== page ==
When open mic nights across the state closed due to the pandemic, Newark resident Lois Hoffman created a solution by organizing a monthly virtual open mic night.

“People want to be able to share their voice. They want to be able to share their art and their creativity and get feedback on it because writing is a lonely business, practicing music is a lonely business, and this is a way to be with a community,” Hoffman said.

Open mic nights play an essential role in a city’s creative scene, as they are a place where writers and artists can try out new material in front of a supportive crowd. The virtual open mics began in December, partially due to the closure of the Newark Arts Alliance’s popular open mic events.

The next “Open Mic at the Zoom Cafe,” is on April 7 at 7 p.m.

Hoffman – who is well-known locally for performing with her husband as The Juggling Hoffmans – first got involved with writing as an author before founding “The Happy Self Publisher” to help other writers avoid scams and other pitfalls. Hoffman believes the open mic events fit perfectly with the community-building aspects of her work. She hopes to eventually create a writing community similar to Rehoboth Beach, where a writers guild features many writing events and workshops.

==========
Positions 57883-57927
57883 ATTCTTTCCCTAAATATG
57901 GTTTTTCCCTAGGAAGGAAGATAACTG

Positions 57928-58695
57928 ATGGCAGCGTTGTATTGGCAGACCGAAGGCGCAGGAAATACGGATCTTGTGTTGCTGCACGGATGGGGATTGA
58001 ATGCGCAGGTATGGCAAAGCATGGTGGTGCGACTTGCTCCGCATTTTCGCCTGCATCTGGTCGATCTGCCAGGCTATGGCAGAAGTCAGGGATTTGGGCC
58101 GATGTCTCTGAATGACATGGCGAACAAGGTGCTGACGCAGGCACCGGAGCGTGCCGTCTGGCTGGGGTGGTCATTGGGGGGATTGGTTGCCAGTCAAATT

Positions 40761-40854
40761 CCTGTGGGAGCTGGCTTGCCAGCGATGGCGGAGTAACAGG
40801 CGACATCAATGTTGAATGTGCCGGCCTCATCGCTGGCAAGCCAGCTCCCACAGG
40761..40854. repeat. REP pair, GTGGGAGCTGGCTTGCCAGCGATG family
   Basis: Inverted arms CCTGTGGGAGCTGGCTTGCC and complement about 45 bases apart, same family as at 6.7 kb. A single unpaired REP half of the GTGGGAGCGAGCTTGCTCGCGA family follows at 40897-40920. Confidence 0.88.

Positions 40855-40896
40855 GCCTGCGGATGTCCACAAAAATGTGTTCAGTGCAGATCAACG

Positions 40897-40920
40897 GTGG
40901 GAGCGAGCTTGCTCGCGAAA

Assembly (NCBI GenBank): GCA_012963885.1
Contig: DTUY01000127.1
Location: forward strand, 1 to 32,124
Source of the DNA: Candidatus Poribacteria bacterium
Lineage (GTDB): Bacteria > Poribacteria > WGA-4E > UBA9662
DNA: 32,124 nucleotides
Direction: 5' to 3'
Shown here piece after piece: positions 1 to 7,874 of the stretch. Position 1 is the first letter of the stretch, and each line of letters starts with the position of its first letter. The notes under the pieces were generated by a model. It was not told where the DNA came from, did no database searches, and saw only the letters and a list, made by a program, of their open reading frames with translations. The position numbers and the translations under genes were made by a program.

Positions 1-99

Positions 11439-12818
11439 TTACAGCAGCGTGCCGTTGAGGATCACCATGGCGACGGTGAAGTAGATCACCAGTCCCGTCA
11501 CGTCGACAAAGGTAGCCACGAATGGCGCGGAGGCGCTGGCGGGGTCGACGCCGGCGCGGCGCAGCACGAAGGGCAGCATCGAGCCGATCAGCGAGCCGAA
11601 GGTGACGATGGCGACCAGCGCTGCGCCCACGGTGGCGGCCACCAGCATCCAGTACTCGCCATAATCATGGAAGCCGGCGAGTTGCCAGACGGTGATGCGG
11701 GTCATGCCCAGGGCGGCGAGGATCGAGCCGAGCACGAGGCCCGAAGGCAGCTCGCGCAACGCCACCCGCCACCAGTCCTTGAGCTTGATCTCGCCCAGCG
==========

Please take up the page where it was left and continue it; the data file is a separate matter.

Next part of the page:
Along with original work, often participants will just read a poem or other piece of writing that touches them. Hoffman said that she will sponsor the open mic events until June and then evaluate things from there.

“The more people are encouraged to write and share it, the more they’ll realize that it’s part of the collective creative energy,” Hoffman said. “You don’t have to be superior to be creative. You can be at any level and be accepted for where you are.”

The emcee of the event, Maria Masington, said the most memorable open mic event came after the insurrection at the U.S. Capitol in January, as she was unsure if they were going to move forward with the event because of the national crisis.

“We decided to have it because we thought people needed an outlet, to have a little bit of art, a little bit of beauty,” Masington said. “Art is very important in our lives, and very therapeutic. And we did have a dozen people show up that night. And we had a really wonderful 90 minutes together, and then we went back out to the reality of the world.”

People can attend as audience members or participants. Readers interested in the April 7 open mic should contact Hoffman through “The Happy Self Publisher” on Facebook for the Zoom link to the event.

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